Israel’s Post-American Strategic Challenge
A report last week about the discussions Israel and the United States are now holding regarding the Iranian nuclear program was nothing short of an earthquake.
On Tuesday, Israel Hayom ran a red headline on its front page: “Iran is cozying up to moderate states, and Israel is worried.” The story, by military correspondent Yoav Limor, told us two deeply alarming things about the state of American-Israeli coordination on Iran’s nuclear program.
First, the Americans are not working with Israel to block Iran from becoming a nuclear power. They are working against Israel.
The Americans and Israelis agree that Iran is on the verge of becoming a nuclear breakout state, which can assemble nuclear weapons at will. But whereas they agree on the status of Iran’s quest for military nuclear capability, they disagree about what the response to the current state of Iran’s nuclear program should be.
Israel’s position is that the United States should take diplomatic and economic action, and at a minimum threaten military action if Iran refuses to reinstate the limitations on its nuclear activities set out in the so-called Joint Comprehensive Plan of Action, or JCPOA. The 2015 nuclear deal permitted Iran to enrich limited quantities of uranium to the level of 3.67 percent. Iran is currently enriching massive quantities of uranium to 60 percent—just a step away from weapons-grade.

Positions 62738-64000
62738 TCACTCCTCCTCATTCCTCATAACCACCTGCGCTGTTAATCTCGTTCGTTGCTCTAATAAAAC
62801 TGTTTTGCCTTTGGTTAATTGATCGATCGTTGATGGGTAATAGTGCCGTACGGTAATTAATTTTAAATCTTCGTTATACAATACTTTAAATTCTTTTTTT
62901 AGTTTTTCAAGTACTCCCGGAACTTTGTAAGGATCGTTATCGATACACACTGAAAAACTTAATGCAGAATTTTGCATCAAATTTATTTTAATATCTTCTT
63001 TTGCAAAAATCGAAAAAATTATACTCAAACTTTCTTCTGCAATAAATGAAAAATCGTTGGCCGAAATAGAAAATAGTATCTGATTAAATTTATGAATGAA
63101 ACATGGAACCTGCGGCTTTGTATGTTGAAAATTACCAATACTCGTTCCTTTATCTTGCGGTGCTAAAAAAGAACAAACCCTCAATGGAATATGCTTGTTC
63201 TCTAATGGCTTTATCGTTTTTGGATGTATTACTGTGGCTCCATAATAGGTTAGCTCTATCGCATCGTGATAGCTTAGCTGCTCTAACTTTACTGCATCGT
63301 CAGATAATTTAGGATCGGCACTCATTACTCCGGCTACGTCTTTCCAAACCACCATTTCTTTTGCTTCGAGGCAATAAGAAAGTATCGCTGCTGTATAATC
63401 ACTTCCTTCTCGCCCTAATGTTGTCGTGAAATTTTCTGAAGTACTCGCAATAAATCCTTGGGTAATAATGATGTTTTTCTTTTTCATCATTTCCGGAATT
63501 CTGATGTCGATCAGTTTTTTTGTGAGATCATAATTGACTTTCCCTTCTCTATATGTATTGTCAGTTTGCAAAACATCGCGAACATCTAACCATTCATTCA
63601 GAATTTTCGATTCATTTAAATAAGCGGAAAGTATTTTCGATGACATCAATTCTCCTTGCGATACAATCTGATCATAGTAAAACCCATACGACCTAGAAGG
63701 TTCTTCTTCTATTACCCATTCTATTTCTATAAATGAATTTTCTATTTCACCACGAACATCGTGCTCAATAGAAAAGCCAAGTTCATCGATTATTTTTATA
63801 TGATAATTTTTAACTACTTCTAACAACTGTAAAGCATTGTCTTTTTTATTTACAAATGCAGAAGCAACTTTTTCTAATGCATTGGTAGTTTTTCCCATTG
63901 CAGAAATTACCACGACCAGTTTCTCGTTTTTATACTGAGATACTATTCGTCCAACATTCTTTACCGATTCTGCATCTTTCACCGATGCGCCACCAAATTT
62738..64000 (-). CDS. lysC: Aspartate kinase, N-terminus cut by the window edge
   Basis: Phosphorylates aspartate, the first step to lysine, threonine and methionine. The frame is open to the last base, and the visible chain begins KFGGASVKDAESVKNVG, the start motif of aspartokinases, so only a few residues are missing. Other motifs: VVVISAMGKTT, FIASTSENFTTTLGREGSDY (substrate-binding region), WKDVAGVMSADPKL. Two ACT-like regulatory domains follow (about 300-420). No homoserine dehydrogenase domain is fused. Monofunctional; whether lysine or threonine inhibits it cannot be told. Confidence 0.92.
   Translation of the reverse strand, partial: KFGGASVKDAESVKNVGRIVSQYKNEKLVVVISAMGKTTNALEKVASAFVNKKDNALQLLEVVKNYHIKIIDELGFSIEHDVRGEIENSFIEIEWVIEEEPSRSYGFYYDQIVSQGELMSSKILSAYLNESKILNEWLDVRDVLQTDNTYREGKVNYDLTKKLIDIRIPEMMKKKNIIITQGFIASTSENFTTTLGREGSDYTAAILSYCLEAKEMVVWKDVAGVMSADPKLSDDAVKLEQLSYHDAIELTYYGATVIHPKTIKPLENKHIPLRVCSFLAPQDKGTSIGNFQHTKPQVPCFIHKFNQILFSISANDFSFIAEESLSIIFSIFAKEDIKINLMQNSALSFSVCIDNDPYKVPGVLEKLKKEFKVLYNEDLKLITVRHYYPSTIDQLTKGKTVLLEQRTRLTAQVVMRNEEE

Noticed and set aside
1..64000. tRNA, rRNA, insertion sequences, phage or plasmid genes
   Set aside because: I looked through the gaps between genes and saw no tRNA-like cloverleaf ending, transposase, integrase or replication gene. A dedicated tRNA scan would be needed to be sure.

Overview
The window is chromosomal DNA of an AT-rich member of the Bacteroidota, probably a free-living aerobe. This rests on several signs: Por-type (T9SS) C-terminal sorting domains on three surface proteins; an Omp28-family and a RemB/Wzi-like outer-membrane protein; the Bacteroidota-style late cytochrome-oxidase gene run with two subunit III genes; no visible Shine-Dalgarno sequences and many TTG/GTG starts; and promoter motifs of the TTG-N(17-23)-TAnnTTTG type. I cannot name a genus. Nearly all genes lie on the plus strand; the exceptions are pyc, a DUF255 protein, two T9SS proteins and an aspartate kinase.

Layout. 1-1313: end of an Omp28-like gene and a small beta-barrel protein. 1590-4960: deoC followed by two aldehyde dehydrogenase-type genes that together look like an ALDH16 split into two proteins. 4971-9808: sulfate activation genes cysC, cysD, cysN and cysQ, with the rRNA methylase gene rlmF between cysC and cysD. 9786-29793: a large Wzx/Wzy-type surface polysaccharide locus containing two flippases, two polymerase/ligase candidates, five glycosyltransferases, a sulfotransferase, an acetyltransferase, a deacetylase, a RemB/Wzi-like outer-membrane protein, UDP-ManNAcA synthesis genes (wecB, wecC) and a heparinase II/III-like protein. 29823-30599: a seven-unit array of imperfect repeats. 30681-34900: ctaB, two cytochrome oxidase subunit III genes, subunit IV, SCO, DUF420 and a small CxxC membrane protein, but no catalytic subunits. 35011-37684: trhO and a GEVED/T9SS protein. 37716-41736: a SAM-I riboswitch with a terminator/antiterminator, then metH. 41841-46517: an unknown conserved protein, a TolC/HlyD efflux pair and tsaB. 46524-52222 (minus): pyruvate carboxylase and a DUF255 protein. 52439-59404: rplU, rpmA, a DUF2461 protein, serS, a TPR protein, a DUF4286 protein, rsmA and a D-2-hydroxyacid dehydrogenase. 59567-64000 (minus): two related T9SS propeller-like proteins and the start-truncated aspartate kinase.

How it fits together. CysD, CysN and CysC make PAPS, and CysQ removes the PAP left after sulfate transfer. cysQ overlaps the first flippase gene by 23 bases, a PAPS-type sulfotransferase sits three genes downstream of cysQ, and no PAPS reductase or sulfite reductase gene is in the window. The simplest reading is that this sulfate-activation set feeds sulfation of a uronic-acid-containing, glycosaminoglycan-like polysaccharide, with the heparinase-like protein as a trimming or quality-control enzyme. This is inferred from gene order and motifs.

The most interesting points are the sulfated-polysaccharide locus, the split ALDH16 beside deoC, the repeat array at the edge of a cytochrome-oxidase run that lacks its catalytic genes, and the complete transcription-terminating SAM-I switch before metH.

U.S. ..administration is turning a blind eye to Iran’s export of massive quantities of oil and gas to China and other states, in breach of the sanctions. The Americans say they may be willing to consider taking diplomatic action of some form or another, but in exchange, they demand Israeli concessions to the Palestinians.
In short, Limor’s article reported that the United States has made clear to Israel that it will take no effective action to block Iran from becoming a nuclear power.
The second stunning bit of information in Limor’s article is that the Lapid-Bennett government has no idea what to do in the face of America’s position. Instead of accepting reality and moving to face Iran without the United States, Israel’s government is opting to cling ever tighter to Washington.
Limor wrote, “The Israeli effort to reach maximal cooperation with the U.S. is under way, among other reasons, because of the fact that Israel has very few options left.”
To maintain coordination with the administration, which does not share Israel’s goals, the Lapid-Bennett government has changed Israel’s goals. It now supports the Biden administration’s efforts to return the United States to the JCPOA. In 2018, then-President Donald Trump abandoned the deal because Iran negotiated it in bad faith and was systematically breaching the JCPOA’s limitations on its nuclear operations.
During his premiership, Benjamin Netanyahu opposed all aspects of the JCPOA, because he recognized that it facilitates and provides U.N. legitimacy for Iran’s nuclear weapons program.
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